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As new therapies transform HIV management from acute to chronic, primary care physicians have a greater role in supporting the interventions of specialists.
Appropriate management of HIV/AIDS patients requires a multidisciplinary team, and the role of the primary care physicians remains crucial, particularly in the treatment of comorbidities in infected patients.
While many PCPs refer HIV patients to specialists for HIV-targeted therapy, they may still see the patient for ongoing management of chronic or acute, unrelated issues. For this reason, PCPs need to be aware of the therapeutic care paths, complications, and medication interactions possible in HIV management, said Frank Romanelli, PharmD, MPH, BCPS, AAHIVP, professor and associate dean at the University of Kentucky’s College of Pharmacy in Lexington, Kentucky.
Romanelli helped create guidelines for the American Academy of Family Physicians and told Medical Economics that treatment with antiretroviral agents have enabled HIV-positive patients to be managed in a chronic rather than acute manner, and has resulted in a prolonged lifespan for most patients. However, this also makes treatment of secondary diagnoses that much more important.
“These patients will develop many of the same co-morbidities that HIV un-infected patients may develop as they age. More aggressive attention to these co-morbidities is necessary as they may progressive more aggressively in HIV-infected patients is warranted,” Romanelli said. “Closer attention to medication adherence and preventative screenings is necessary. Patients should be particularly cognizant of their immunizations status and timely vaccinations.”
Next: The role of primary care physicians
Wendy S. Armstrong, MD, FIDSA, FACP, professor of medicine at Emory University in Atlanta and a member of the Infectious Diseases Society of America, told Medical Economics that although many primary care physicians turn the management of HIV patients over to specialists after diagnosis, PCPs still play a large role in counseling patients on their initial care options immediately after diagnosis.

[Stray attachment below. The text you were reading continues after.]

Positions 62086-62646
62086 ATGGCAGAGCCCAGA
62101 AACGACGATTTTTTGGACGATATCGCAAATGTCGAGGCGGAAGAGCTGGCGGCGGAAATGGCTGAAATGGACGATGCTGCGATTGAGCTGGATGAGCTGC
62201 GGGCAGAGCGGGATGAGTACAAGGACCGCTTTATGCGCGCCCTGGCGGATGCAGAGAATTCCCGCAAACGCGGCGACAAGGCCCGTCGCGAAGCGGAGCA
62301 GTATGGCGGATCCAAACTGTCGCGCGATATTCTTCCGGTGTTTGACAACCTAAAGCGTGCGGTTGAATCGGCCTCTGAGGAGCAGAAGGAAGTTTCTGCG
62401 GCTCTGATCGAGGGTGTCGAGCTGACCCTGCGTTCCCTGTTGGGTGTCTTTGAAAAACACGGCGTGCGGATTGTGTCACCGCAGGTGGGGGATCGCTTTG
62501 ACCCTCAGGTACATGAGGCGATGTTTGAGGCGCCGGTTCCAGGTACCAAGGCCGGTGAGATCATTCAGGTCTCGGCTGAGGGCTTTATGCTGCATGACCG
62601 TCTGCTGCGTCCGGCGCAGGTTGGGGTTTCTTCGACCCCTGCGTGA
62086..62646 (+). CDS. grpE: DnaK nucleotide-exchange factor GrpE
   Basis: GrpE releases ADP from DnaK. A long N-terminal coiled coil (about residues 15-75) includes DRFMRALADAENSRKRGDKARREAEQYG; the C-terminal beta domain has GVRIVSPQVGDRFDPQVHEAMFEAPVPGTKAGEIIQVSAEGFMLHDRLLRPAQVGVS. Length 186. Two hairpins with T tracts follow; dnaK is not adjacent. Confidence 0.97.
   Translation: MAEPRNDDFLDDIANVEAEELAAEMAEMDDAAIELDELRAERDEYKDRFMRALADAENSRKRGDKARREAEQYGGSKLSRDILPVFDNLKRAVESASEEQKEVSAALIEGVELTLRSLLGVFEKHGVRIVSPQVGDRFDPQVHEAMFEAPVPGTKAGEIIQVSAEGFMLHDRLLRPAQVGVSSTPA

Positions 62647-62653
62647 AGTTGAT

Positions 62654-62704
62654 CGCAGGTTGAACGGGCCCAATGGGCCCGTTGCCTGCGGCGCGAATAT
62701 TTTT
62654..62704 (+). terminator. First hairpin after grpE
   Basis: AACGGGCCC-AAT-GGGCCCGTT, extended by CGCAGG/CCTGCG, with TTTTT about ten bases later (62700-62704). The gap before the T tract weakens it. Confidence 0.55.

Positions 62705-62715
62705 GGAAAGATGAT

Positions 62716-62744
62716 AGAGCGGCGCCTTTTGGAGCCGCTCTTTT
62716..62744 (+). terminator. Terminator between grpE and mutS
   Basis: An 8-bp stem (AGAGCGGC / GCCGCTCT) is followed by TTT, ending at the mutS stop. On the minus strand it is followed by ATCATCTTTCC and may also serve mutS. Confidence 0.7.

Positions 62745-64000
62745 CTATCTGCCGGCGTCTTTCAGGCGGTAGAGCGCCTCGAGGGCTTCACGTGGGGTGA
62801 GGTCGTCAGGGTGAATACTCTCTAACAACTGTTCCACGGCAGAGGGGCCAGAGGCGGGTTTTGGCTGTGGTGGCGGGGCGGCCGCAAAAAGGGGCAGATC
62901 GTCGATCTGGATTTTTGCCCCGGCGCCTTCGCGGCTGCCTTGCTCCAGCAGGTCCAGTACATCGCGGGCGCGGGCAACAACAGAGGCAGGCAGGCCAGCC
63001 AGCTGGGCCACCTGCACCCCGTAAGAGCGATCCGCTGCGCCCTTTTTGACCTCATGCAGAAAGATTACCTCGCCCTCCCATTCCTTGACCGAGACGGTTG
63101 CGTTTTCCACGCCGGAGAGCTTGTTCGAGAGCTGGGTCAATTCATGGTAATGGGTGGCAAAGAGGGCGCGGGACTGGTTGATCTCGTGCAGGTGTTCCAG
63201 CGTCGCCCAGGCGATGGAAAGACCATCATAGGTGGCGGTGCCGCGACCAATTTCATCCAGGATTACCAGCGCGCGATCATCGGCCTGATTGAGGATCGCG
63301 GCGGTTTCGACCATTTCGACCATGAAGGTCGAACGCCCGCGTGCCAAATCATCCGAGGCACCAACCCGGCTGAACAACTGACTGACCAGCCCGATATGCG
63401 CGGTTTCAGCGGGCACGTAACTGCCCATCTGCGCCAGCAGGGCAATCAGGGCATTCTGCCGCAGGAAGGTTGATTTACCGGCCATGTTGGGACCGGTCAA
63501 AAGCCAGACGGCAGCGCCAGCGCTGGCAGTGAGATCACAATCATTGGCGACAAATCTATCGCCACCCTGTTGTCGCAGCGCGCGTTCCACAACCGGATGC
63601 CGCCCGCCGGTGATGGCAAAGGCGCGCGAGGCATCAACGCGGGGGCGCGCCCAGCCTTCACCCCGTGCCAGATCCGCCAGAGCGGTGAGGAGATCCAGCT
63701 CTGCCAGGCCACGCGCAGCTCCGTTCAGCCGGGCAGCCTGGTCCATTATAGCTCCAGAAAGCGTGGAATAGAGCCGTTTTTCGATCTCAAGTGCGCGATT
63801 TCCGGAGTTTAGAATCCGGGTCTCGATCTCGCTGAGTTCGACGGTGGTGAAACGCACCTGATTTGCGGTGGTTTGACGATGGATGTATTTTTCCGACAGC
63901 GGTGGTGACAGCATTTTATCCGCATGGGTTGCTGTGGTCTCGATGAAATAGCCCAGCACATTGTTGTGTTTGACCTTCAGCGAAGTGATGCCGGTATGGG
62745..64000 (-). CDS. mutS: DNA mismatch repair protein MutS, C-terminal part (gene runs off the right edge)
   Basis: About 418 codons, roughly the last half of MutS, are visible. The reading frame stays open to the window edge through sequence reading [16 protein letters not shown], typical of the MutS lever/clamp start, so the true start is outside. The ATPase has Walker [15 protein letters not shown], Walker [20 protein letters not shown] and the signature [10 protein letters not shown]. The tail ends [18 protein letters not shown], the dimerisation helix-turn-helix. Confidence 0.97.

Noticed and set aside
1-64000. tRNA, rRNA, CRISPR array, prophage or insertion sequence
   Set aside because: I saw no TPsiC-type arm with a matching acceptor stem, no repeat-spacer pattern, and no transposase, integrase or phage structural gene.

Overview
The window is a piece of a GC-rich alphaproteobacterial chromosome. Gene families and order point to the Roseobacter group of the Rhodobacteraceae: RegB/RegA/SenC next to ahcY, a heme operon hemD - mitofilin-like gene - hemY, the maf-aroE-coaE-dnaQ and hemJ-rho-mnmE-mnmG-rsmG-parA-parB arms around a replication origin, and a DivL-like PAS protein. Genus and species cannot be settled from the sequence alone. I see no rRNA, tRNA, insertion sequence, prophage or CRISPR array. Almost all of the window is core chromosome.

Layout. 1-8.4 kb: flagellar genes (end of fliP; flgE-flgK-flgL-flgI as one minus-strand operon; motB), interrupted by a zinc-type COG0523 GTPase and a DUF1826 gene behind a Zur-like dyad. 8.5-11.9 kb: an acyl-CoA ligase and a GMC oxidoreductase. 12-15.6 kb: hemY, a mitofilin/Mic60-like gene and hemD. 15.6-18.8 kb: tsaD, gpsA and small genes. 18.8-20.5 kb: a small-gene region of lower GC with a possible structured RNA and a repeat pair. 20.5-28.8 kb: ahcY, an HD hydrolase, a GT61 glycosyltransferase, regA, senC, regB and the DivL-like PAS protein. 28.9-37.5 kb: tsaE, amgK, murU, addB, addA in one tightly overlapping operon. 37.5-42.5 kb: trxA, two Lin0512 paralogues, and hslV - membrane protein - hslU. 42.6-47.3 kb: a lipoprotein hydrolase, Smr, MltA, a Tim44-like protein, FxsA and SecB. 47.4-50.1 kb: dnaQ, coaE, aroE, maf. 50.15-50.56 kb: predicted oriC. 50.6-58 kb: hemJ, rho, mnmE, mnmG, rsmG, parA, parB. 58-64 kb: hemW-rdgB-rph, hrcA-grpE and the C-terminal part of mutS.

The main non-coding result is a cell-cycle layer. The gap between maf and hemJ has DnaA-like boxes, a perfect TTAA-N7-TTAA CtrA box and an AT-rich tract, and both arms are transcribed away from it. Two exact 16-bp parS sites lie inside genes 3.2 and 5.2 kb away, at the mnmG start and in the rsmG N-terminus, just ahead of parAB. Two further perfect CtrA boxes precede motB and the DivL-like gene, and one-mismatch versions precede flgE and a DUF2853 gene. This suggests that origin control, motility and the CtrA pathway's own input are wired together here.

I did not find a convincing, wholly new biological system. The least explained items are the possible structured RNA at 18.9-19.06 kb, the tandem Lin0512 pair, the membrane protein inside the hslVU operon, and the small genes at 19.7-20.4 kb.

“PCPs should familiarize themselves with HIV treating facilities in the area to which they can refer patients for care, so that this information can readily be provided to a patient when a new diagnosis of HIV infection is made,” Armstrong said. “When informing a patient of a positive test, it is critical to recognize how difficult this diagnosis is to learn for most, give hope which is appropriate in the current treatment era, emphasize the importance of getting into HIV care and on therapy and give clear instructions and facilitate linkage to care with an HIV treating provider.”
Lines can become blurred between primary care physicians and specialists when it comes to the ongoing care of HIV/AIDS patients, according to Armstrong.
“Some PCPs are capable of providing HIV care for their patients and most HIV-treating providers provide primary care for their patients. Others do not and PCPs co-manage these patients,” Armstrong said. “In addition, patients with therapeutic relationships with their PCP will often want to retain that provider, regardless.”
PCPs are a critical part of the care team alongside HIV providers, Armstrong said, because they have continuity with the patient. PCPs are also essential when it comes to prescribing pre-exposure prophylaxis and educating high-risk patients with strategies to prevent infection.
“The PCP can ensure patients enter care and are started on antiretroviral therapy, can reinforce messages of adherence to therapy and should familiarize themselves with drug interactions and side effects of the HIV regimen the patient is taking. PCPs should remember that because HIV is now a chronic disease, attention to routine screening tests remains necessary,” Armstrong said. “Communication between the HIV treating provider and the PCP is critical and facilitates optimal care for the patient.”